Three speeches that defined the 'Lion of the Senate'
Sen. Edward Kennedy had his share of verbal gaffes – some of them costly – but he will also be remembered as an impassioned orator.
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The speech perhaps most remembered was the 1980 Democratic Convention address that marked the close of Kennedy’s own presidential ambitions.
That speech, written by Shrum, is perfect, but it was Kennedy’s delivery that set it apart, says Julian Zelizer, a congressional historian at Princeton University in New Jersey. “You had to listen to it to fully get the impact,” he adds.
It was a Kennedy speech about the nomination of Robert Bork to the Supreme Court on July 1, 1987, that began to dramatically shift the culture of judicial nomination fights in the Senate.
Anticipating that President Reagan might nominate Judge Bork to the Supreme Court, Kennedy and his staff began ramping up for a bit of fire and brimstone on the Senate floor that came to be known as “Robert Bork’s America.”
“Robert Bork’s America is a land in which women would be forced into back alley abortions, blacks would sit as segregated lunch counters … and the doors of the federal courts would be shut on the fingers of millions of citizens for whom the judiciary is – and is often the only – protector of the individual rights that are the heart of our democracy,” he said within an hour of the Reagan announcement.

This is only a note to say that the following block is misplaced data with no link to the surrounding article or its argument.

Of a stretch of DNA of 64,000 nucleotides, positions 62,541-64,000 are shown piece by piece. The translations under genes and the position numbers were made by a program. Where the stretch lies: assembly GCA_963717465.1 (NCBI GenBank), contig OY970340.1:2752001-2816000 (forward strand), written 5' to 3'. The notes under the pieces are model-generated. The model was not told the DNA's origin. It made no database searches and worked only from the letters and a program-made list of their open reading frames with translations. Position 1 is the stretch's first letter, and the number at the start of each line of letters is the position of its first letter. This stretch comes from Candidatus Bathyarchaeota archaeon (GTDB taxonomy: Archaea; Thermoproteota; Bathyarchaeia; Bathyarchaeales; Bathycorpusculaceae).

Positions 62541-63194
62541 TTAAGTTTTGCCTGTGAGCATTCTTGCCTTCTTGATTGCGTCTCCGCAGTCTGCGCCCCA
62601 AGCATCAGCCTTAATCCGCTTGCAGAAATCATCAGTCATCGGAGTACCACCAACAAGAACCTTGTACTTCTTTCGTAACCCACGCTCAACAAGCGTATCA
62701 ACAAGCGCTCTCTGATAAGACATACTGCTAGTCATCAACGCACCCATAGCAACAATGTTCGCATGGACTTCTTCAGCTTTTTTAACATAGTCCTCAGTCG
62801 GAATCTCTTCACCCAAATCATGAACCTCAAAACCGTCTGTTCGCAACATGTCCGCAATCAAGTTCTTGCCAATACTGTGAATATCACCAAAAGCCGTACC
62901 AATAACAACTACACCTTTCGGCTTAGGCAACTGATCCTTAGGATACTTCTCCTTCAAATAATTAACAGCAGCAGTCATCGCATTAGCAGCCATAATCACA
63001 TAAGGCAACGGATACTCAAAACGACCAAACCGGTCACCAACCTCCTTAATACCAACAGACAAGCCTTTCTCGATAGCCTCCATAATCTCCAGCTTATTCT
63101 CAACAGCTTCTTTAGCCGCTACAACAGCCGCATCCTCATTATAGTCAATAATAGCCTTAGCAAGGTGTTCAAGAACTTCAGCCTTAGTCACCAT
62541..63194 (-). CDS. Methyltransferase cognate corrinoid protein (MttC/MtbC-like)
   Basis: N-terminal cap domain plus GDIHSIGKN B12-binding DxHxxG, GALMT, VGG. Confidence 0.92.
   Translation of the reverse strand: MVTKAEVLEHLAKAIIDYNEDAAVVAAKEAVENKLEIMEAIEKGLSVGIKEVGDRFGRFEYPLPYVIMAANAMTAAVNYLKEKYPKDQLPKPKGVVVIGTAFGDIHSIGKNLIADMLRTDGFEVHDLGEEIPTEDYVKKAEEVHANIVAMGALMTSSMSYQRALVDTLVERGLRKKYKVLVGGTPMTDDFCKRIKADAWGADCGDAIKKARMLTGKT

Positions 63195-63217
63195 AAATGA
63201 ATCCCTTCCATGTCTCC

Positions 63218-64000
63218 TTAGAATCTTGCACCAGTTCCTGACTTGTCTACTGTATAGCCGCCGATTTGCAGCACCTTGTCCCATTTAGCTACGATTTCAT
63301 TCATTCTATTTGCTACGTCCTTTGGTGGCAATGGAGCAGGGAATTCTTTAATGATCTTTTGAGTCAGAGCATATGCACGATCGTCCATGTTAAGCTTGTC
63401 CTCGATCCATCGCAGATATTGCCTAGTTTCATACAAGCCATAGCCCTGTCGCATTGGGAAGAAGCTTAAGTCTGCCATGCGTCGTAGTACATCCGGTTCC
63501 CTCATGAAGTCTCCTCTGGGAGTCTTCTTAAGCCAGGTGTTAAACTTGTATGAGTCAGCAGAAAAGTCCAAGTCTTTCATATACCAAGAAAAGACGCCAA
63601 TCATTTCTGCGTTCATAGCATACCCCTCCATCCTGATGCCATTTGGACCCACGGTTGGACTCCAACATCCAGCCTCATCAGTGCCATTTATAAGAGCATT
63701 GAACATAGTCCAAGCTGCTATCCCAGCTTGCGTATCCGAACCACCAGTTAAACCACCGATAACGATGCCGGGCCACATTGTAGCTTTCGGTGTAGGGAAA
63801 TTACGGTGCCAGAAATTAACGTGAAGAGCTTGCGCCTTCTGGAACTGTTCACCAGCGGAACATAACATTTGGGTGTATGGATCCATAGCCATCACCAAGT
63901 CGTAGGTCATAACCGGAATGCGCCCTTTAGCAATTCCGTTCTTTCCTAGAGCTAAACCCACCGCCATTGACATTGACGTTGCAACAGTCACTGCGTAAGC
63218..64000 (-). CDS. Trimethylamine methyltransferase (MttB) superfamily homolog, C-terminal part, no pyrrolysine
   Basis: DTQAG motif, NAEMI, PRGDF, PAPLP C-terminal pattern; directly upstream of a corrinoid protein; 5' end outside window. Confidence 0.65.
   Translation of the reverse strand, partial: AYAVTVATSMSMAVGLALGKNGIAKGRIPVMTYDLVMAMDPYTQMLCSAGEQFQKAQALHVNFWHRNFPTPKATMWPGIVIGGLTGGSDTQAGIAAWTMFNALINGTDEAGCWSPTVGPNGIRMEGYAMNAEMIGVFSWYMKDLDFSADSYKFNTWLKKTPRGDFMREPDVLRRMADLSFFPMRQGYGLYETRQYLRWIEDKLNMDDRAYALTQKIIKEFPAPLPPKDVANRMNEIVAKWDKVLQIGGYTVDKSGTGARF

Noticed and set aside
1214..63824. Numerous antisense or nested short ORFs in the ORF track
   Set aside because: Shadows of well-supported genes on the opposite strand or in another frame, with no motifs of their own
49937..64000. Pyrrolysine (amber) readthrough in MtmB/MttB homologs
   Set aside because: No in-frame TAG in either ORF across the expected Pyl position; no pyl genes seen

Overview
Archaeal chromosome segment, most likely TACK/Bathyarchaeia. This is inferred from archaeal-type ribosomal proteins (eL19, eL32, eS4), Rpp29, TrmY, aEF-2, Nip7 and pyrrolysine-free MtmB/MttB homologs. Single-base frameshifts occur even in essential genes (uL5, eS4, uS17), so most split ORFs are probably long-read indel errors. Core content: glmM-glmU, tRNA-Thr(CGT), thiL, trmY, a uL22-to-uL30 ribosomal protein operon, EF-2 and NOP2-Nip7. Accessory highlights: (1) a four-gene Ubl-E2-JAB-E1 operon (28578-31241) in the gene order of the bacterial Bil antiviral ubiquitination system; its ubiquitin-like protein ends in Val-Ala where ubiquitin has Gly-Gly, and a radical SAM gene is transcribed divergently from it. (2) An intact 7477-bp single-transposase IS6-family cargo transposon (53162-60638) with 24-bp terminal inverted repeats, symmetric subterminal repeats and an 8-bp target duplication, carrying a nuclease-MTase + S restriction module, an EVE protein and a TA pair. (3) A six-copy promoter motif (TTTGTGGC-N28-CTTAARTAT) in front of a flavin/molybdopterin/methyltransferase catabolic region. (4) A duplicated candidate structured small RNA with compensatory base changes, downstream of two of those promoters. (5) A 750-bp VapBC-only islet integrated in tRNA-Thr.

It was a first volley in a fight that quickly turned and bitter. In the end, the Senate rejected the Bork nomination, but the bitterness persists in the nomination process to this day.
“I hope one of Ted Kennedy’s legacies is that in an age of spin, he had the courage to directly express and fight for his ideas and principles…. He will be missed as a friend and noble adversary,” he said in a statement Wednesday.
Kennedy's legacy as Senate's liberal lion
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